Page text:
Thursday, November 10, 2011

The First Cut is the Deepest

by Tamera Alexander



“If you love reading novels, don’t try to learn how to write them. It’ll take away some of the joy.” That’s what an author told me years ago, and while I’ve discovered that to be partially true, in order to learn how to write novels well you must love to read them.

In The Wizard of Oz the wizard tells Dorothy, “Pay no attention to that man behind the curtain!” But as writers, that’s precisely what we should do. Pay attention. In order to see how a novel works, we can’t merely look at the surface (read the story and enjoy it), we must dig deeper, down to the individual parts of the story that make it so enjoyable, so “unputdownable.”

One way I do that is through dissecting novels, separating them into pieces, or as Webster’s defines it, “exposing the several parts for scientific examination; to analyze and interpret minutely.”

Why should we dissect another writer’s book? Because we learn from others; we learn through imitation. As babies, we learn how to walk and talk from others. Then as we’re learning, repetition is key. We also dissect novels to improve the quality of our writing. Reading great writing only enhances your own voice. You’ve heard the phrase “iron sharpens iron.” And it’s true. The more we learn, the better writers we become.

Six factors to look for when dissecting a novel:

1.      Powerful openings
Roger Ailes in You Are the Message says, “We start to make up our minds about other people within seven seconds of first meeting them.” And it’s no different with novels. An average reader gives a novelist five minutes (or less) to hook them. Gripping first sentences and scenes are a must.

Consider these examples of great first sentences that complement their genre:

Sidda is a girl again in the hot heart of Louisiana, the bayou world of Catholic saints and voodoo queens. —Rebecca Wells, Divine Secrets of the Ya-Ya Sisterhood (1996)

I became what I am today at the age of twelve, on a frigid overcast day in the winter of 1975. —Khaled Hosseini, The Kite Runner (2003)

Powerful first sentences and openings are a must.

2.      Distinctive Dialogue

As Anne Lamott shares in Bird by Bird, “One line of dialogue that rings true reveals character in a way that pages of description can’t.”

Authentic dialogue jumps off the page, not only in content, but in style and voice, and compels us to keep reading. Distinctive dialogue advances the story, provides insight into characters,
and isn’t weighed down with unnecessary speaker attributions.

  1. Balance of Narration
    In Stein on Writing, Sol Stein says, “Recognizing an individual author’s voice is like recognizing a voice on the telephone. Many authors first find their “voice” when they learn to examine each word for its necessity, precision, and clarity.”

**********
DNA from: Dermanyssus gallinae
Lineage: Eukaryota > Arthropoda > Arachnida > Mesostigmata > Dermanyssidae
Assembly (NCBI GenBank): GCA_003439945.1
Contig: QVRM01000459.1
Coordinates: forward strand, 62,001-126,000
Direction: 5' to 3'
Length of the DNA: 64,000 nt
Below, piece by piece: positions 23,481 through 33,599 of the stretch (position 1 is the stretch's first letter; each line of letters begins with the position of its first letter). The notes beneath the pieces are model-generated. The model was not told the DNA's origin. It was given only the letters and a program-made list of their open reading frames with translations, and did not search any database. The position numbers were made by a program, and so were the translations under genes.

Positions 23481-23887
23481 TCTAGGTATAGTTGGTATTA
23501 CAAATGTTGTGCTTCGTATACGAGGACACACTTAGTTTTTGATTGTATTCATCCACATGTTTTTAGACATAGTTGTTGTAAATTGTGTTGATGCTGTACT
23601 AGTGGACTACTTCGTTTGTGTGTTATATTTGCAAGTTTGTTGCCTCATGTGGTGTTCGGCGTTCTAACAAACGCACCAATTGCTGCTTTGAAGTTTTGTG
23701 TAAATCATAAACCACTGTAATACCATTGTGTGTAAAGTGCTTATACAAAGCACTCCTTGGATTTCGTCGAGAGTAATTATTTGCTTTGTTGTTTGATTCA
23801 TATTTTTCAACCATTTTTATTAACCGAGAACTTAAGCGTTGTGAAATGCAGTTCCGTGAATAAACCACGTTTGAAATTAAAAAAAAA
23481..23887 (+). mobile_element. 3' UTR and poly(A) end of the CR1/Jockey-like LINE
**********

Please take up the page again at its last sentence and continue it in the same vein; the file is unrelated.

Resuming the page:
Voice is seen in the narration of a novel, certainly, and we can learn from that, but within that voice, how does the author use narration? Do they start chapters with narration? Do they mix it with dialogue? Do they slip in “dreaded” backstory? Which actually, when done well, can be a great tool.

  2. Believable Story world
    “…so you build your story world––a moody, subjective bailiwick, brought to life so vividly with sensory images that each and every reader automatically finds himself transported there, no matter how limited his experience,” says Dwight Swain, in Techniques of the Selling Writer.

    How three-dimensional is the story you’re reading? Can you see everything in the setting? Is the author historically accurate? How do they use description?

  3. Compelling Characterization
    “Great characters are the key to great fiction. A high-octane plot is nothing without credible, larger-than-life, highly developed enactors to make it meaningful,” says Donald Maass in Writing the Breakout Novel.

    Are the characters memorable? Unique? Do they grow? Do they have believable flaws and virtues, and emotions? Do secondary characters add to the story without stealing the spotlight? Are characters’ motives clear and powerful enough to create and sustain conflict?
     
  1. Layering
    “…the main task of fiction is to give the reader a continuing emotional experience,” says Sol Stein in How to Grow a Novel.

    How big is the story? How many layers does it have? How many different POVs? Deep POV is often what separates a ‘good book’ from a story that impacts your life forever.
Now to grab a book––and a scalpel!



Tamera Alexander is the best-selling author of RekindledRevealed and Remembered, the critically acclaimed Fountain Creek Chronicles historical series with Bethany House Publishers, along withFrom a DistanceBeyond This Moment, and Within My Heart (Timber Ridge Reflections series). Her historical romances—including The Inheritance with Thomas Nelson—penned in her style with deeply drawn characters, thought-provoking plots, and poignant prose have earned her devoted readers—and multiple industry awards.

After living in Colorado for seventeen years, Tamera has returned to her Southern roots. She and her husband now make their home in Nashville with Tamera's father, Doug. They enjoy life there with Joe and Tamera's two adult children, and Jack, a precious—and precocious—silky terrier.

Connect with Tamera online at her website, blog, on Facebook and on Twitter.

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